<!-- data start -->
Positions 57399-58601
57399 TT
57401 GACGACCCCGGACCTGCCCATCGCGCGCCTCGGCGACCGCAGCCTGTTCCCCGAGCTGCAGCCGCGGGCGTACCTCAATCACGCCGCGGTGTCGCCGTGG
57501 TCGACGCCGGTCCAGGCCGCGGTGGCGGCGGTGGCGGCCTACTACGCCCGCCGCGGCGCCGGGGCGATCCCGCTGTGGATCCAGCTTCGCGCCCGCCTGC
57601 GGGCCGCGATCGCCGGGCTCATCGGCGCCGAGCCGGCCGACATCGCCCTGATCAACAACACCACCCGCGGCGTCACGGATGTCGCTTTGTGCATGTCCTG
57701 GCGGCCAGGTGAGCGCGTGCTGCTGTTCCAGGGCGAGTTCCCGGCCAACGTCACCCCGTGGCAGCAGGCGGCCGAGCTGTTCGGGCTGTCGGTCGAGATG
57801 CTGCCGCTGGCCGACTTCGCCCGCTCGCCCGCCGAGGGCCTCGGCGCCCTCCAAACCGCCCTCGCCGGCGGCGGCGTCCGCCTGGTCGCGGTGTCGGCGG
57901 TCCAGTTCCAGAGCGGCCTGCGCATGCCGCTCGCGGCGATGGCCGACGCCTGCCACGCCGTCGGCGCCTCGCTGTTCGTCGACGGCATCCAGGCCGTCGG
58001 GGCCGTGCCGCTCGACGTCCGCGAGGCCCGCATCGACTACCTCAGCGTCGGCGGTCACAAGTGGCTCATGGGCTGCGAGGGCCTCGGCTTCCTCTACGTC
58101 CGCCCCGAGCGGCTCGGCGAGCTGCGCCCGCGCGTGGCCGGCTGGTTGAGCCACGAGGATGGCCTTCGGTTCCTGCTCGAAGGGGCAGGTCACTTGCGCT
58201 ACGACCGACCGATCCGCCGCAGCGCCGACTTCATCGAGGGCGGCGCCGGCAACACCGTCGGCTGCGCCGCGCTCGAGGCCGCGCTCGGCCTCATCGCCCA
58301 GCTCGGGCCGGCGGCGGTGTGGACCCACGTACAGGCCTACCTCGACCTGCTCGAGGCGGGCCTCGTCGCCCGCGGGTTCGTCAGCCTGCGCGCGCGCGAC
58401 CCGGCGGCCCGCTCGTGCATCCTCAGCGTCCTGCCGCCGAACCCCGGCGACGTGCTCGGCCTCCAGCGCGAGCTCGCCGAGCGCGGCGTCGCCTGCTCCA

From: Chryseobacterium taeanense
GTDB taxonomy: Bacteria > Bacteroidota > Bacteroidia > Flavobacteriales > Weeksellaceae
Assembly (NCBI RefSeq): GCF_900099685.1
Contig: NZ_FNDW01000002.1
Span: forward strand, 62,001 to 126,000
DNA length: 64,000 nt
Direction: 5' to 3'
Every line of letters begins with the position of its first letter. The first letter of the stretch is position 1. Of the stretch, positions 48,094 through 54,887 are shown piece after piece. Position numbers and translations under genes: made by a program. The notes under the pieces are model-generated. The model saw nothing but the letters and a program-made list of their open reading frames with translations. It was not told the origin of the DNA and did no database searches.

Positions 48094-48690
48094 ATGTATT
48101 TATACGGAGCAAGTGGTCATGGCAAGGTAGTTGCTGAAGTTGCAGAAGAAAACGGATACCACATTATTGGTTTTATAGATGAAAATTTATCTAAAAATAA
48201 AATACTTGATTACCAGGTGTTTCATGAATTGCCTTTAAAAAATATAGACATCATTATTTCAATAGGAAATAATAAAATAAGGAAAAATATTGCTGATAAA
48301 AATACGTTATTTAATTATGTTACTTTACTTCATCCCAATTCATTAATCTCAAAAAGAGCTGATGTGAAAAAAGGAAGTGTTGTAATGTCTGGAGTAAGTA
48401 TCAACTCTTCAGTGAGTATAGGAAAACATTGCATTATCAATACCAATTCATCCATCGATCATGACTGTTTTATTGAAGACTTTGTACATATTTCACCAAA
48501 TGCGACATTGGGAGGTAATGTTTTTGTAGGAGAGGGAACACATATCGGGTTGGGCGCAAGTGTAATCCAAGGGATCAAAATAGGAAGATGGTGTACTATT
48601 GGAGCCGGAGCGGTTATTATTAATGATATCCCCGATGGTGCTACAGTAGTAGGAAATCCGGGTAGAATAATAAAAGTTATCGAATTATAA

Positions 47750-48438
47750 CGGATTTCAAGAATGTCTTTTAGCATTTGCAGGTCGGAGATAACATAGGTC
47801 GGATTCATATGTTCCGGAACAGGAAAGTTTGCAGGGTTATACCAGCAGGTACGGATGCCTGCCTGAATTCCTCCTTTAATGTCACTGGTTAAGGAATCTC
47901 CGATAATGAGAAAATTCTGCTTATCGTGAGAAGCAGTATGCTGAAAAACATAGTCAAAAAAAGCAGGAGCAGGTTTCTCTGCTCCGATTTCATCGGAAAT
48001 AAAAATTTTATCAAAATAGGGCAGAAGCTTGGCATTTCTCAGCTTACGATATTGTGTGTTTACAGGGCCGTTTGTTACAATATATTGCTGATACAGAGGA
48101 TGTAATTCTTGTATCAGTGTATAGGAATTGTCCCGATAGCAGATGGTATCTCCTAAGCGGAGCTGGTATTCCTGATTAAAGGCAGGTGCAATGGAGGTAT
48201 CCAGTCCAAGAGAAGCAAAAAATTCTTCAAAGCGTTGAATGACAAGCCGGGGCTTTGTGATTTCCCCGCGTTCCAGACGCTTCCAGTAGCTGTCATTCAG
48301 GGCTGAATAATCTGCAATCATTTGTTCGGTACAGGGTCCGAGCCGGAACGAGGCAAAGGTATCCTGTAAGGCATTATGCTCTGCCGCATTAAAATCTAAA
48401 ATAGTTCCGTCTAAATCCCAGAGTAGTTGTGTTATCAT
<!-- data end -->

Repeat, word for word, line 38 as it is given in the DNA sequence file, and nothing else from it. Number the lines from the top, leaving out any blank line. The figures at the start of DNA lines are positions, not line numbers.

48401 ATAGTTCCGTCTAAATCCCAGAGTAGTTGTGTTATCAT